So for my lifestyle and future plans, the scales just about fell on top of my beloved Sony Touch eReader! As a side note, it’s really kind of great to think about how green this option is. Oh, plus it was on sale!

I never knew how powerful it would feel to carry around a library with me. I swear to you, it’s absurd I know, but I am nearing 800 books – all free one way or another - on the device (in my defense, three authors take up about a third of that number)… and I love that at any time I can access any one of them. Oh, and I’ve been able to find over half of the titles on my shelves for free as well, so I’m overjoyed!

Thursday, August 5, 2010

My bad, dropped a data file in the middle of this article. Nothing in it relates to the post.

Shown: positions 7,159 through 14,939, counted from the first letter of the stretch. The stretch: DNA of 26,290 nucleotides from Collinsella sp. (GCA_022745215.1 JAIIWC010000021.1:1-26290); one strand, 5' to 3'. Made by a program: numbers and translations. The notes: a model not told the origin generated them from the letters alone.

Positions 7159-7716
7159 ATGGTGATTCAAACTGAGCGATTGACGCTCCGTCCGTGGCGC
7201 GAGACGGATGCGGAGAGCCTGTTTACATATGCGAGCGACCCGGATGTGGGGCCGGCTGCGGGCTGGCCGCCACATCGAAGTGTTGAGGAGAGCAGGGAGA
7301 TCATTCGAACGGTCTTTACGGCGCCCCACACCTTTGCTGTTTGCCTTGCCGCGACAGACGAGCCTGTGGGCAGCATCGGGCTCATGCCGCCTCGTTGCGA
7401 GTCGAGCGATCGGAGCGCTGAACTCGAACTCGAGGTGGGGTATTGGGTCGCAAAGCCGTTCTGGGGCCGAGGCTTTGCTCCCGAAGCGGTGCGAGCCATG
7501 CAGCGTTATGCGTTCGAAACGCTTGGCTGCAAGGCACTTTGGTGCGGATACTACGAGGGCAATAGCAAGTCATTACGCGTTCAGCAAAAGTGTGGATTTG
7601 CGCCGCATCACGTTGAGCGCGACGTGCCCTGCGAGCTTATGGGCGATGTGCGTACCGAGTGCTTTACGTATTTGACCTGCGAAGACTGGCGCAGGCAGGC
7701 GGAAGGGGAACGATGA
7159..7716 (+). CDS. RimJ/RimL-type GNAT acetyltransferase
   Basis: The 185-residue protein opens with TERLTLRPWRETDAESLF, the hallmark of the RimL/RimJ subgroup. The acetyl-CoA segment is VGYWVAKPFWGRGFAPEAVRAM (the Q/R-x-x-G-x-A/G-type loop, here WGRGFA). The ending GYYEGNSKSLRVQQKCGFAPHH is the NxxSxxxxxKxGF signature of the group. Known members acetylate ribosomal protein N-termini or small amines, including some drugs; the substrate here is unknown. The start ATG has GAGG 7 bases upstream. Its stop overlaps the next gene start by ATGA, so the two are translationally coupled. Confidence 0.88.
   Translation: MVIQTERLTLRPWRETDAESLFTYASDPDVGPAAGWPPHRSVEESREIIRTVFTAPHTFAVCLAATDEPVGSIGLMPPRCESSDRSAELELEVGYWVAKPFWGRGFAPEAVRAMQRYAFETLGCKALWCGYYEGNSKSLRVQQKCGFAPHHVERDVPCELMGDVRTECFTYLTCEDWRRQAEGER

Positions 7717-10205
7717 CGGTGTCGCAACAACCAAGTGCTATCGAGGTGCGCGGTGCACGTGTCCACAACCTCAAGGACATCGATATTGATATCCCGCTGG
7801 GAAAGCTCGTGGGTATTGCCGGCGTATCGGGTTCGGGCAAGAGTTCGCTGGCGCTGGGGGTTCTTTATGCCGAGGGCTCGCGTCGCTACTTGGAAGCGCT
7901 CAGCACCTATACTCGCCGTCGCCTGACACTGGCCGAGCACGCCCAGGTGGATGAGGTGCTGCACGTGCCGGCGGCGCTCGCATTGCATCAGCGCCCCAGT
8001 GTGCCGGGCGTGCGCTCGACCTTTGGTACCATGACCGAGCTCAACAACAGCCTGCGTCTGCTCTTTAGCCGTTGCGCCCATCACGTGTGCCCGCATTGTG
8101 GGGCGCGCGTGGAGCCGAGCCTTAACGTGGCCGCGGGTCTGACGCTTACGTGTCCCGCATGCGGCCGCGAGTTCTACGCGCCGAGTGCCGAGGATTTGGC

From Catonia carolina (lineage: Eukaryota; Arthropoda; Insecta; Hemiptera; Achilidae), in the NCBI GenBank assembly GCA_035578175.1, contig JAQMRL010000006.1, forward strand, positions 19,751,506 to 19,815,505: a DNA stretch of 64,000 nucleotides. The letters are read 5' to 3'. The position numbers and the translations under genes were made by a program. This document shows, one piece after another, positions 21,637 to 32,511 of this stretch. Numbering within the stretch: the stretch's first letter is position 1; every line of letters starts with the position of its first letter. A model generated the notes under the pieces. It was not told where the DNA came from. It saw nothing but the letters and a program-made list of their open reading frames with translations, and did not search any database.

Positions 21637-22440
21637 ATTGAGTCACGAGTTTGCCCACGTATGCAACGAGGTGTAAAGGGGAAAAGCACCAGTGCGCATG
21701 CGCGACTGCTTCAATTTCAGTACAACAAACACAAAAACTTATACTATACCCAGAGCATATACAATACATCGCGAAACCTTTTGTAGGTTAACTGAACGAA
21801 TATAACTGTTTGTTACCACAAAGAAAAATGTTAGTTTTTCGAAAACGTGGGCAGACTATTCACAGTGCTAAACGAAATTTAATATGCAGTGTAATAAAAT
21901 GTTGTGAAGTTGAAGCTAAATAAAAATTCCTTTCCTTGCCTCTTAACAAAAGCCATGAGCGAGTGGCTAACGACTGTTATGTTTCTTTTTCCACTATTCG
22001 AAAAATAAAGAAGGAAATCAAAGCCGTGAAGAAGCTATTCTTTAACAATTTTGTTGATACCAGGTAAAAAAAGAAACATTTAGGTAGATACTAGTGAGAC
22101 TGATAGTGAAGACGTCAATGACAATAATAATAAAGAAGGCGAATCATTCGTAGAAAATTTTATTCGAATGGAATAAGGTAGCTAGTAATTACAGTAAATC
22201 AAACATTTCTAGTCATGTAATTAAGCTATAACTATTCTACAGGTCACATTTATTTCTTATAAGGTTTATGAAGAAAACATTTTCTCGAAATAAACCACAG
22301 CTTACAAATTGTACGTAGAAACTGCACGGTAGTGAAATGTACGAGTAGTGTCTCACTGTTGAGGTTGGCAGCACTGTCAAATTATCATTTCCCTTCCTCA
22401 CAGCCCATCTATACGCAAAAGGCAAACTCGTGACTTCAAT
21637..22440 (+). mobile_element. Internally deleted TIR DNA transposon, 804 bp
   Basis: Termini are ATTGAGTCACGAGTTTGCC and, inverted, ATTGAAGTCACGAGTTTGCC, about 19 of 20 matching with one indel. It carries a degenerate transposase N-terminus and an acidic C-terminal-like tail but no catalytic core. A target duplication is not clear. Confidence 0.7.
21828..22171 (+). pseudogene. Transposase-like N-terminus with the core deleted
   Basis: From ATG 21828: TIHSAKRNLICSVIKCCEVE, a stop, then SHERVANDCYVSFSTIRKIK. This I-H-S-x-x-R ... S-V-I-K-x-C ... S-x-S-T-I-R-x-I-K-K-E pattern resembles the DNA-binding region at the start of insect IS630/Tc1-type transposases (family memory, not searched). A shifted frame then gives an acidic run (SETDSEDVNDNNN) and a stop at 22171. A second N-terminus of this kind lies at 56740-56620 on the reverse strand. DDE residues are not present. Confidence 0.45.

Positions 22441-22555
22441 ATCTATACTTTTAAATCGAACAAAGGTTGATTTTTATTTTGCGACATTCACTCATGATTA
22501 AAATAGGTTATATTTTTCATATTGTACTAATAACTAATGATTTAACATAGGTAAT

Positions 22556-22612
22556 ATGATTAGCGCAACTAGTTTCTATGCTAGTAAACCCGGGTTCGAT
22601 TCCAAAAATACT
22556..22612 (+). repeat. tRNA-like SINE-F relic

Back in the game.

Wow! How did I get so far behind??

Next on the list of USA Network original shows is Royal Pains. The premise behind it is a top ER doctor from New York was wrongly blamed for a patient's death and lost his job. This led to him loosing his fiancée and his home. Enter his his little brother who takes him to the Hamptons, drags him to a party, and as a result he becomes a concierge doctor for the ultra-rich.

The background out of the way, the characters in the show are a lot of fun. I’ve always liked the lead actor Mark Feuerstein, but honestly, though good, he doesn’t keep me watching. It’s his character Hank's little brother Evan who keeps me coming back. Evan is one of those people who drives you nuts, yet you find yourself in his corner time and again. He’s endearing, sometimes hilarious, and often frustrating. But the fact that his character grows and evolves is, yet again, what makes this show worth watching.